Compare Mortgage Quotes

Refinance Rates for Today

Please enable JavaScript for the best experience.

In the mean time, check out our refinance rates!

Company Loan Type APR Est. Pmt.

Quick claim deed

Posted on: 22nd Dec, 2006 01:04 pm
My sister passed away 2 months ago from a breif fight with cancer. (six weeks, age 50). Before she died she quit claim our fathers land to my brother and this was okay with the rest of kids. Then 3 weeks later my brother finds out he has cancer and dies 5 weeks later. He quit claims the land to me before he dies. I was so busy nursing him I didn't take the first deed to be filed. Now here I am trying to file the first deed to my brother after my brothers death. Is that legal. I live in Arkansas and thought I would file the first one before the last. What a horible 3 months. :?
Posted on: 22nd Dec, 2006 01:43 pm
Greetings Sandy,

First let me say how terribly sorry I am to hear about your sister and your brother. I can't imagine the emotional stress you must be under. I can only offer my condolence and prayers to you and your family.

Regarding the quitclaim deeds, you may want to check with an attorney. Here in CA a deed does NOT have to be recorded to be valid. While recording a deed does give "constructive notice," there are other ways to do the same thing without recording.

I believe some states have statutes requiring deeds to be recorded within a certain time period, or they are presumed not to be valid. But CA, for example, does not fix such a time frame.

Again, I would suggest consulting an attorney in the state where the property is located to determine the validity of the deeds.
Posted on: 22nd Dec, 2006 03:26 pm
Some states do have some rules regarding when a quit claim deed should be filed so that it becomes valid. The best thing is to check out with your county recorder office as to whether you can file the deed.
Posted on: 22nd Dec, 2006 09:53 pm
who's on the title?
Posted on: 23rd Dec, 2006 02:25 am
Hi Sandy,

Its really sad to hear what you have gone through. One needs great courage and endurance to deal with such situations.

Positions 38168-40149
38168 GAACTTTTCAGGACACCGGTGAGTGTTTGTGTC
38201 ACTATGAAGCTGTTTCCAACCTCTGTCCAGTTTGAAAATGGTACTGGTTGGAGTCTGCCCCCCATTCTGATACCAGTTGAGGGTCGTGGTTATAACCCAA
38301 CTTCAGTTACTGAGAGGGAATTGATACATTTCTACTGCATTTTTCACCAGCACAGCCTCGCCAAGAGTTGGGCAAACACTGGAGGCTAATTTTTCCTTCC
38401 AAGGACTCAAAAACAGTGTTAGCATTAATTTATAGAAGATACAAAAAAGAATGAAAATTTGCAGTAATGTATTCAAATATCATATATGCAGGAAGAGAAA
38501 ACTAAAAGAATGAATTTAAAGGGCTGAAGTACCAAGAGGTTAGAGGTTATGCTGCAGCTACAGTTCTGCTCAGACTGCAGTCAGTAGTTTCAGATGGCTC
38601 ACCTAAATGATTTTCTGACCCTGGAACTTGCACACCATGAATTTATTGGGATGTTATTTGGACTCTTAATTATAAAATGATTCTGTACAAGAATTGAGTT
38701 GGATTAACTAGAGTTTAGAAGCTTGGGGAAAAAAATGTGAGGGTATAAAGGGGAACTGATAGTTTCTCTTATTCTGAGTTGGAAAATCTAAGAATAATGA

Coming to your question, you may not be allowed to record the first deed. This will depend on your state laws actually. However, you may be permitted to record the second deed.

I think its better if you consult the offcials at the office of the Register of Deeds or an attorney.


Posted on: 23rd Dec, 2006 02:50 am
My sister's was signed sealed to my brother but not delivered to the courthouse until his death. Thanks to me. When he found out there was no hope for him he signed and sealed the land to me so we could sale the 10 acres for his burial. We put the amount on a credit card. He had no wife or children so there is just us siblings working to close this part of our lives. Now I don't know Arkansas laws so I filed the first deed to him thinking once it cleared I could file the one to me. I think might have made a mistake so I was asking if anyone knew the Arkansas laws. My best friend didn't think I could do such a thing and I just don't know. I think I left my sisters and brother down on this one but there just wasn't any time.
Posted on: 25th Dec, 2006 12:33 am
I am not aware of the laws in Arkansas. But give me some time so that I can find it out.
Posted on: 25th Dec, 2006 01:02 am
Hi Sandy,

Welcome back.

The deed can be recorded even after the grantor has passed away, provided a notary public signs it and an attorney acts as the witness. As long as the deed is not forged after the death of the grantors, it can be recorded.

Posted on: 25th Dec, 2006 01:19 am
Well what is done is done. I can't fix it. Yea a lawyer drew it all up and I guess I'll call the court tommorow to ask the question. Maybe I am just in the habit of worrying lately. Doesn't help that the lawyer took his 3 week vacation now, but I should have my answer tommorow. I want to thank everyone for getting me through the weekend. Happy Holidays
Posted on: 25th Dec, 2006 11:39 pm
Hi Sandy,

I can understood what you have gone through. But I must say, you have had great courage and patience to fight it alone.

As far as the property is concerned, legally you are the owner. But if there is any dispute, the courts will check as to who first recorded it. So, you need to record both the deeds. The deed from your brother to you is the significant one. But a question arises as to whether your brother had the authority to record the deed had he been alive.

The other question is whether your brother possessed the deed with him or it was found in your sister's safe. If he did not keep the deed with him, then it will be regarded as invalid.

Anyway, I feel its best to enquire at the court.

Happy holidays

Caron :)
Posted on: 28th Dec, 2006 04:13 am
can a quit claim deed be signed over to more than one person? three brothers asking about their mother's property to protect her from losing it if she goes into a nursing home. Ohio law. we have been told only one person can be on the deed and also told oh no, more than one person can be on a quit claim deed. thank you
Posted on: 17th Jan, 2007 06:08 am
Hi Tobey,

Welcome to Mortgagefit forum.

Quit claim deed can be used for transferring property to more than one person. Your mother will be named as the grantor and the three brothers will be grantees in the quit claim deed form.

Posted on: 17th Jan, 2007 10:43 am
Page loaded in 0.187 seconds.